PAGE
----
Ibrahim 'Atallah, taxi driver
I drive a taxi, a GMC Savanna. I usually drive the Kfar Etzion to al-Khader route. On the way, I pass the Etzion checkpoint, which is almost always staffed by soldiers. Usually, everybody is allowed to pass through this checkpoint. The soldiers sometimes stop the taxis and check the passengers' identity cards. If they check, serious traffic jams ensue. Sometimes I also encounter mobile checkpoints on the way.
On Friday, 21 July, I left my house about four in the afternoon and headed to al-'Arub refugee camp, where I was to pick up passengers. I got to the Etzion checkpoint. When I was about fifty meters from the checkpoint, I saw my two brothers and my sister's fifteen-year-old son standing in the sun at the roundabout of the checkpoint. I was surprised, because I knew that they had left two hours earlier from Kfar Etzion. They live next to me and were on their way to a relative's wedding in al-Khader.
The roundabout has a watchtower, and I saw a soldier standing in it. I got out of my car to see what was happening with my brothers. I asked them why they were standing in the sun if there wasn't any checkpoint. They said that the soldier in the watchtower stopped them just as they were getting into a vehicle going to al-Khader. They said that he took their ID cards, and when he saw that my nephew did not have an ID card, he kept them there. The soldier told them that he didn't believe that my nephew was only fifteen. While I was speaking with them, I heard the soldier in the tower swear in Hebrew. I speak Hebrew and understand the language well. He continued to speak rudely, got out of the tower, and approached us.
The soldier came over to me. He was about 1.7 meters tall, had a dark complexion, was full-bodied, and looked about twenty-five years old. He told me in Hebrew that it was none of my business, and before I responded, he raised his rifle. I thought that he wanted to frighten me, but he hit me in the chin and mouth with the rifle barrel. My chin began to bleed, and it hurt a lot. He wanted to hit me again, but two Israeli policemen in blue uniforms came over and moved him away. They didn't let him hit me again. They told him, in Hebrew, that they were in their car and saw what happened. They asked the soldier to identify himself, but he refused and made a telephone call.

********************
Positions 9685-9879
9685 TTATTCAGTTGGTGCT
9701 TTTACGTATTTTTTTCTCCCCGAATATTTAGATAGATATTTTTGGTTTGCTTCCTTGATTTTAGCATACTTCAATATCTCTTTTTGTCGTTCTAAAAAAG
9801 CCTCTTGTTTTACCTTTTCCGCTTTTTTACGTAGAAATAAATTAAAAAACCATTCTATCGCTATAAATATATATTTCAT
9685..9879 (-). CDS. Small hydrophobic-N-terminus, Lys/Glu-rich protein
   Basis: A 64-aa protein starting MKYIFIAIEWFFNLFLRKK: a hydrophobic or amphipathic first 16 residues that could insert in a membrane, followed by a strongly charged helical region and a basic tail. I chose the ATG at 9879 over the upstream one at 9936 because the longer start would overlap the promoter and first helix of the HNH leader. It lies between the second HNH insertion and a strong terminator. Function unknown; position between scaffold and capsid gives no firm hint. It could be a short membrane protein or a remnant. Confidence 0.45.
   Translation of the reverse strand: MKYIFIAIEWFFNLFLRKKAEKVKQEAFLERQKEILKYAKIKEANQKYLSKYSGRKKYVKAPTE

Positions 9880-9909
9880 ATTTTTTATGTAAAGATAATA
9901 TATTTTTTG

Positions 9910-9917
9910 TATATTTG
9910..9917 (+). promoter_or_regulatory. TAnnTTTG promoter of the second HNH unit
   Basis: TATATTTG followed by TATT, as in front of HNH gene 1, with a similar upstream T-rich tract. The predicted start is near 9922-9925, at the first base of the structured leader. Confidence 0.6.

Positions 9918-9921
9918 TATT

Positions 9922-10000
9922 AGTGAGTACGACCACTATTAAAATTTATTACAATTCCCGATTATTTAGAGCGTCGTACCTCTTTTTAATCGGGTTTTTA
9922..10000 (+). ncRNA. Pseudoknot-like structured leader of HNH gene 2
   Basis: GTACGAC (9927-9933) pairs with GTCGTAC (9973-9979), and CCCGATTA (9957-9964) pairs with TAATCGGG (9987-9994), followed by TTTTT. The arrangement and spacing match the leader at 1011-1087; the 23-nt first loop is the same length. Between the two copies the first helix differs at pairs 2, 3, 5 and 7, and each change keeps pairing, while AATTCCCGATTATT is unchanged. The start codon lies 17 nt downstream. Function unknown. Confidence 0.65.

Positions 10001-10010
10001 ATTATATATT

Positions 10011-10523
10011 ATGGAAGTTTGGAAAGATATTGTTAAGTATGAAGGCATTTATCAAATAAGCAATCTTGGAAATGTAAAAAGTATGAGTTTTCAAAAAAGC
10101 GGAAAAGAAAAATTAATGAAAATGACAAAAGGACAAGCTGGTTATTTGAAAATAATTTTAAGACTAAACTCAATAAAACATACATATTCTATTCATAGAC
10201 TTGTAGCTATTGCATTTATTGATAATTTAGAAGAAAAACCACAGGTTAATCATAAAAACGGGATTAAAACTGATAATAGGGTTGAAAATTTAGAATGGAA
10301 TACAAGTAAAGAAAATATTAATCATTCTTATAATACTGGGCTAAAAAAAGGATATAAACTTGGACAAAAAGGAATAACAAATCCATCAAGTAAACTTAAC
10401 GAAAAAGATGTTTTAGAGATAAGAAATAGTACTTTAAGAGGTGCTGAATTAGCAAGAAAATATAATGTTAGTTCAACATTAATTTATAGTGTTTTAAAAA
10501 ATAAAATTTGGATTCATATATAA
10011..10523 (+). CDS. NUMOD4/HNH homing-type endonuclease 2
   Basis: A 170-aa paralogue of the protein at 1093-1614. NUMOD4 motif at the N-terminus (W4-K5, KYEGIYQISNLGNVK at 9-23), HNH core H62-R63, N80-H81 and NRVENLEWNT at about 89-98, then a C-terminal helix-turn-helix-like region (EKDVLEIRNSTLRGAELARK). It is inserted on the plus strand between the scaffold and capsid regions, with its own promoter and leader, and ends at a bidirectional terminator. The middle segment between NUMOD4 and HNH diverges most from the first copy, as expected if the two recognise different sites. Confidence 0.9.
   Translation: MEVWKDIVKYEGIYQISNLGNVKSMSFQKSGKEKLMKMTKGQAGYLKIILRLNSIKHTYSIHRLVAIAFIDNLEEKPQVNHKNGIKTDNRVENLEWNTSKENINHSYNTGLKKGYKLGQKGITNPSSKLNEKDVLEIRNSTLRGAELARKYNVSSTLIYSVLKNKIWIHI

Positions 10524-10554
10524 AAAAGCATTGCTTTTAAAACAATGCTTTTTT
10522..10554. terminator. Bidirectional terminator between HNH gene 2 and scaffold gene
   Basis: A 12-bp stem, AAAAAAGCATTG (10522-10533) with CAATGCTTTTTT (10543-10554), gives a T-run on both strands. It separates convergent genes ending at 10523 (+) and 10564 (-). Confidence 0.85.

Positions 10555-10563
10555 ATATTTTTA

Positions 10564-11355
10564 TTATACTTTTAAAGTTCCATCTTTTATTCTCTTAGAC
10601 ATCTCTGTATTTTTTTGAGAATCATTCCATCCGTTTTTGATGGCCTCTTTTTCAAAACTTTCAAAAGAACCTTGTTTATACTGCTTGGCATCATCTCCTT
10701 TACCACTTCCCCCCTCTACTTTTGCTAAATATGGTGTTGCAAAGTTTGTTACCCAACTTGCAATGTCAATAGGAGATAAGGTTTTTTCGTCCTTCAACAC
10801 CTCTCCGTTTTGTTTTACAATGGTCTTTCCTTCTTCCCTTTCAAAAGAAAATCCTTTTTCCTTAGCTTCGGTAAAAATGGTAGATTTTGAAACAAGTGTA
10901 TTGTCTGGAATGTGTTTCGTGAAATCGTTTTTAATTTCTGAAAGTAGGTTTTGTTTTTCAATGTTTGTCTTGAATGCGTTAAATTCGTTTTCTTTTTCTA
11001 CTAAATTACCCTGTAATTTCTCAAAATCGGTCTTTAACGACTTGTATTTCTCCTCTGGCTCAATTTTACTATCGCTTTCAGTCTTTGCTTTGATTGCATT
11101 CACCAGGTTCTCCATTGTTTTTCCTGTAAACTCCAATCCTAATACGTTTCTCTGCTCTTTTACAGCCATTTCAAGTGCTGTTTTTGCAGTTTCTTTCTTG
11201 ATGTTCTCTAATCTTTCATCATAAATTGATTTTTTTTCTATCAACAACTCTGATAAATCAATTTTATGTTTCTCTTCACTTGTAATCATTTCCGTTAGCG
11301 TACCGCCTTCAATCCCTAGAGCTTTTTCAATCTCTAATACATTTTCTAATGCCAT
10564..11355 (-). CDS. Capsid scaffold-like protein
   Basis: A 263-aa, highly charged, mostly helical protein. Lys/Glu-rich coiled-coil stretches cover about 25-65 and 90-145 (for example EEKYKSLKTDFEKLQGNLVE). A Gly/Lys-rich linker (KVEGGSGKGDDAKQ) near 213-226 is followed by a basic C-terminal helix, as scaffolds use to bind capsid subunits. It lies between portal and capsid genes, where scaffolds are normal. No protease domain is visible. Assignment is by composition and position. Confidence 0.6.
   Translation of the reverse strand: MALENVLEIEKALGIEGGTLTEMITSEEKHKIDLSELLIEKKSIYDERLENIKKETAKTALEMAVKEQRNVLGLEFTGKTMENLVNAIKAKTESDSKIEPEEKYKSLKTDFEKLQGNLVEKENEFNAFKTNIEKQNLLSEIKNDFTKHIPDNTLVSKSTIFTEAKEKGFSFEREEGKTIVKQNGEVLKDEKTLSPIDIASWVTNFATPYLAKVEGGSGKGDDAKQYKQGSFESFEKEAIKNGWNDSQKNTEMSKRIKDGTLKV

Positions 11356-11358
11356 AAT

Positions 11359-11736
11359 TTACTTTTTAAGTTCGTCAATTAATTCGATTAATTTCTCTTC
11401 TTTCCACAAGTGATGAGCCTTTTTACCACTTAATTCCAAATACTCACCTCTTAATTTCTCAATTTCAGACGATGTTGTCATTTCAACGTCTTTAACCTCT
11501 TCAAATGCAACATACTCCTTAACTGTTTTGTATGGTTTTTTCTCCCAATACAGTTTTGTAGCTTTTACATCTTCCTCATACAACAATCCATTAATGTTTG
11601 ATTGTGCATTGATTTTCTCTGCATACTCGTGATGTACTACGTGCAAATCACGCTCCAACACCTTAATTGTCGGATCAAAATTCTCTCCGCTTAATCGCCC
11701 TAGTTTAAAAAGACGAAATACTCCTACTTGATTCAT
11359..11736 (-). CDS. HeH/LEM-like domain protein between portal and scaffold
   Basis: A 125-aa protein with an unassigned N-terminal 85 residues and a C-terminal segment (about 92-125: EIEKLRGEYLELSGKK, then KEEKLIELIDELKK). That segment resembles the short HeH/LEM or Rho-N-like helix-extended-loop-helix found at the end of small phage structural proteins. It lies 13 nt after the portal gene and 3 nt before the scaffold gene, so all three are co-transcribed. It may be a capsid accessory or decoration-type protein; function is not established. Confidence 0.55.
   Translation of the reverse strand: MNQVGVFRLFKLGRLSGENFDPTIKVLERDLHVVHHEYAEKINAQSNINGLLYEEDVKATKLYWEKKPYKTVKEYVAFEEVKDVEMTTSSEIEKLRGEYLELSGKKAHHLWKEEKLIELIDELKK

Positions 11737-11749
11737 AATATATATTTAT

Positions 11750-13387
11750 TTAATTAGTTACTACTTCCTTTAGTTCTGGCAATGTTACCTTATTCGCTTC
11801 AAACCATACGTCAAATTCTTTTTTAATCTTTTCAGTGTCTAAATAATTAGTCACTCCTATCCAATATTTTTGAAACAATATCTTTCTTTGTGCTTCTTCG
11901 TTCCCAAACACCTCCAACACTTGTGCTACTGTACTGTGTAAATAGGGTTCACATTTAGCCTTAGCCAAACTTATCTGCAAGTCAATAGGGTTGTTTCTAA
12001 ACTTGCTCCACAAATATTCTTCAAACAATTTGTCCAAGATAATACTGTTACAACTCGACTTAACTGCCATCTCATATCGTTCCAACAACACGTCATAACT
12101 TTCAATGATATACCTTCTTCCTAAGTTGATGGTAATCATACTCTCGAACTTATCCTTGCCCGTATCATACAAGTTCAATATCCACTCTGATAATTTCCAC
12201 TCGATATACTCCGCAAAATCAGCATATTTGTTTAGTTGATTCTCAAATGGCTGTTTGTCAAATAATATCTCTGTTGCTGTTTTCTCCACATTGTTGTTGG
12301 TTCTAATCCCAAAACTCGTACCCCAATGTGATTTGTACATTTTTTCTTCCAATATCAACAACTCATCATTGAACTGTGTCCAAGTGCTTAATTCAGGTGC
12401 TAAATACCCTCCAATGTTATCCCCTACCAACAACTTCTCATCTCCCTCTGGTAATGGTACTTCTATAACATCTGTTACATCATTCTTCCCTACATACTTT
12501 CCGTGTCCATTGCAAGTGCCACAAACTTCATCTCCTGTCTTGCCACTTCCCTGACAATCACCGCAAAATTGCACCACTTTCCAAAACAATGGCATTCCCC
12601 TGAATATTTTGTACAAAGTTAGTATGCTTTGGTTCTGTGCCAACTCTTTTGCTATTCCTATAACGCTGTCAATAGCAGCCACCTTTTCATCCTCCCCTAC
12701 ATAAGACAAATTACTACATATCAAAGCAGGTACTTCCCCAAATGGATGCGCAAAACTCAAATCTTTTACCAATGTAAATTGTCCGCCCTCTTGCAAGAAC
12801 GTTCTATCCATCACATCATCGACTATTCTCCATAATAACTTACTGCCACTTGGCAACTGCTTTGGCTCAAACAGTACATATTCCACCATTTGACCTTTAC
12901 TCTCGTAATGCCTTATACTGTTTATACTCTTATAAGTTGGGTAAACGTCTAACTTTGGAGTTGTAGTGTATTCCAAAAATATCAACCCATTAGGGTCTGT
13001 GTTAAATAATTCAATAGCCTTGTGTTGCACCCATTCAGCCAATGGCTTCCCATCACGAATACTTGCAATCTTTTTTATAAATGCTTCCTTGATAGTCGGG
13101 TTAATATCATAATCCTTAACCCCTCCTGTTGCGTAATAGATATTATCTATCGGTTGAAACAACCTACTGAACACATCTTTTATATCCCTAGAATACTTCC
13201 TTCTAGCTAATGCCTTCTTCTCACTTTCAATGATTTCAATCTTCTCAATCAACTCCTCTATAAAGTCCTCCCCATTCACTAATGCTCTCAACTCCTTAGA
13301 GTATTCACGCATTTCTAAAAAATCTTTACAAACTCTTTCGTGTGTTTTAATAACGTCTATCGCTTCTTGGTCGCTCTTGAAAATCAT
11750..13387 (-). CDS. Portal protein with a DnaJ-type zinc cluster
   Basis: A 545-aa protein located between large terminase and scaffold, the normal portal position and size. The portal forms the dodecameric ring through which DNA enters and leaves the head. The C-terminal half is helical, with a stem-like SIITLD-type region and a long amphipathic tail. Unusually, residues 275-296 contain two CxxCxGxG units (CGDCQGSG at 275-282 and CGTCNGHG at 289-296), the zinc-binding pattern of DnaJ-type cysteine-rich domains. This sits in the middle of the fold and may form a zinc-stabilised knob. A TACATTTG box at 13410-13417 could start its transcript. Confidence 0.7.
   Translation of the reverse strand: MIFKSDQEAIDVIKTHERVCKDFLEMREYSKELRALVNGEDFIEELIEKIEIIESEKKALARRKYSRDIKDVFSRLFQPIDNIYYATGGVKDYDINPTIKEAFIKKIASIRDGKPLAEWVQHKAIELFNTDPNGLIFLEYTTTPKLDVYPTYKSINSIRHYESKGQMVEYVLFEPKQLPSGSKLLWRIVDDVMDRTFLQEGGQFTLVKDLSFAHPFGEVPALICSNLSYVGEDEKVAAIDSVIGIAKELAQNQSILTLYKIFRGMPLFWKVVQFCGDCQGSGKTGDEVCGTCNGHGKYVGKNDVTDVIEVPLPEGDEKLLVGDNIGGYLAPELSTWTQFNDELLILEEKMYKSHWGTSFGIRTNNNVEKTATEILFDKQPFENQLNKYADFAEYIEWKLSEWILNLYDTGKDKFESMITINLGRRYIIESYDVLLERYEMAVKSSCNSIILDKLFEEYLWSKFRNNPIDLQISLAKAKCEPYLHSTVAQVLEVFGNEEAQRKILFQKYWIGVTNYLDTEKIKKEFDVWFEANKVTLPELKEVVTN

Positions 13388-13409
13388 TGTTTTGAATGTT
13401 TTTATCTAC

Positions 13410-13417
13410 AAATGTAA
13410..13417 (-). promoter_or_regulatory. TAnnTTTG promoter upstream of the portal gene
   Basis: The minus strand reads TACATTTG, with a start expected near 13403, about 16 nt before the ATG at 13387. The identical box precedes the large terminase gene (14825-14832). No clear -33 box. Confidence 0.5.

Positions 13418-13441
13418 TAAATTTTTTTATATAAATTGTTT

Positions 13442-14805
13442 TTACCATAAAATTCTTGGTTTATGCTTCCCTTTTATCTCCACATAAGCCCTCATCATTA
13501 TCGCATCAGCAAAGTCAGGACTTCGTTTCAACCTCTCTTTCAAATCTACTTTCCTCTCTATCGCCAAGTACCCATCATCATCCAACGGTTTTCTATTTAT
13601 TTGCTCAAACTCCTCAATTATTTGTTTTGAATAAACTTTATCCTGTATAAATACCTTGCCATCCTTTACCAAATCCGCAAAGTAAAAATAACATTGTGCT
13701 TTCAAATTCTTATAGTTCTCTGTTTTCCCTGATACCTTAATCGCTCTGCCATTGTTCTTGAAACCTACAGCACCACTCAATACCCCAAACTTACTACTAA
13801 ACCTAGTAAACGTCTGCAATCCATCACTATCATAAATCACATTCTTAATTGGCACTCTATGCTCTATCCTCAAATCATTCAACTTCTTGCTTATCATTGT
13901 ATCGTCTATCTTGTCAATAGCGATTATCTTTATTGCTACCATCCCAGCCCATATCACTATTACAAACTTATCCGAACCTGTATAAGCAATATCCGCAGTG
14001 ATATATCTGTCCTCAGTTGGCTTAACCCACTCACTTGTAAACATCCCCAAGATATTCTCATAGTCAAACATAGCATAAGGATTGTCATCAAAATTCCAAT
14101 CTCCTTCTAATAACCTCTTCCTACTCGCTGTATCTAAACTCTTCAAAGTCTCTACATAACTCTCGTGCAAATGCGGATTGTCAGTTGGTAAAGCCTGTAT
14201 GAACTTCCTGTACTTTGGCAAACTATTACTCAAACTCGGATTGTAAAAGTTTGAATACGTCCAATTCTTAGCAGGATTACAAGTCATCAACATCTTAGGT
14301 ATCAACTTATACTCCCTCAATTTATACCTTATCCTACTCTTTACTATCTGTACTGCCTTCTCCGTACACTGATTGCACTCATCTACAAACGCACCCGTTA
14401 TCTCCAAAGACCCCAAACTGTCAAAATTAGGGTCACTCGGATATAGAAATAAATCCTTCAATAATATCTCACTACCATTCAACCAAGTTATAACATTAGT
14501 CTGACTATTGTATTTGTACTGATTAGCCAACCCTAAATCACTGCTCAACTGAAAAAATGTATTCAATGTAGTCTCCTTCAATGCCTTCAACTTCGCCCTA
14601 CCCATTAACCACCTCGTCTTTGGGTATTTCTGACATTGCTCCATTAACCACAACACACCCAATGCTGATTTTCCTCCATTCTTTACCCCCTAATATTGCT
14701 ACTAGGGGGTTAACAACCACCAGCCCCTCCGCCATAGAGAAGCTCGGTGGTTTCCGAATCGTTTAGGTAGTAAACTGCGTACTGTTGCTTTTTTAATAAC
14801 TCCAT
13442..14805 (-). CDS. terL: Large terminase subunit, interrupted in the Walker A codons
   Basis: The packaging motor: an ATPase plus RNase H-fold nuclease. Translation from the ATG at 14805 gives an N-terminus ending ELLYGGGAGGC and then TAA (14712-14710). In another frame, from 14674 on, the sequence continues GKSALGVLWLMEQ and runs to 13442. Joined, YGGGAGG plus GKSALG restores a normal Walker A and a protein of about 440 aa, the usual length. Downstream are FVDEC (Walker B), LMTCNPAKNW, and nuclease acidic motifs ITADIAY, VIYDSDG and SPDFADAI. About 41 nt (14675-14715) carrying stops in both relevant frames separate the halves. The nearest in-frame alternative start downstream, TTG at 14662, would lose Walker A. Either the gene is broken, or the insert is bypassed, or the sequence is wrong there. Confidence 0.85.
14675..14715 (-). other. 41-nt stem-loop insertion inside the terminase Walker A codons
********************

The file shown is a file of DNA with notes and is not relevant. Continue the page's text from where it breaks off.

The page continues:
My brothers saw that I was bleeding badly and called for a Palestinian ambulance. The ambulance arrived after about ten minutes, and at about the same time, seven army jeeps pulled up and lots of soldiers got out. All this time, the soldier kept swearing at me and threatening me that when I get jail, he would 'beat my brains out.' The soldiers who had arrived did not let the Palestinian ambulance take me, and one of the two policemen treated me and tried to stop the bleeding.
An officer who had three stars on his shoulder went over to the soldier and asked him what happened. He lied and said that I tried to hit him. He said that he hit me to defend himself. The officer with the three stars said to me, 'We'll put you in jail' Then one of the two policemen told the officer that they were in their patrol car in the area and saw the soldier swear at me, get out of the tower, and hit me. An officer from the Civil Administration arrived. He introduced himself as Eyal and asked me what happened. He also heard what the policemen told the army officer. All this time, my brothers and nephew were with me. But they stood on the side, and the soldiers did not talk with them.
The two policemen took my statement on what happened and said that they would file a complaint with the Military Police. About an hour later, another officer arrived. He had two stars on his shoulder. He, too, asked what happened. The policemen told him. I was still in pain and was bleeding. When he saw my condition, he said, 'Go to the hospital for treatment.' By then, the Palestinian ambulance had already left. The same officer hailed an Israeli taxi and told the driver to take me to the medical clinic in the Efrat settlement. I went there alone and they treated me, sterilized the area, and closed the wound to my chin with seven stitches. I was at the clinic for about an hour and a half. They gave me a prescription for medicines that I had to take. I bought them on the way home.
About a week later, I returned to the same clinic and they took out the stitches. Nobody has contacted me, not from the Police and not from the Military Police.
Ibrahim Khader Ibrahim 'Atallah, 32, married with two children, is a taxi driver and a resident of Khirbet Zakariya, Bethlehem District. His testimony was given to Suha Zeid at Hussein Hospital in Beit Jala, on 6 August 2006.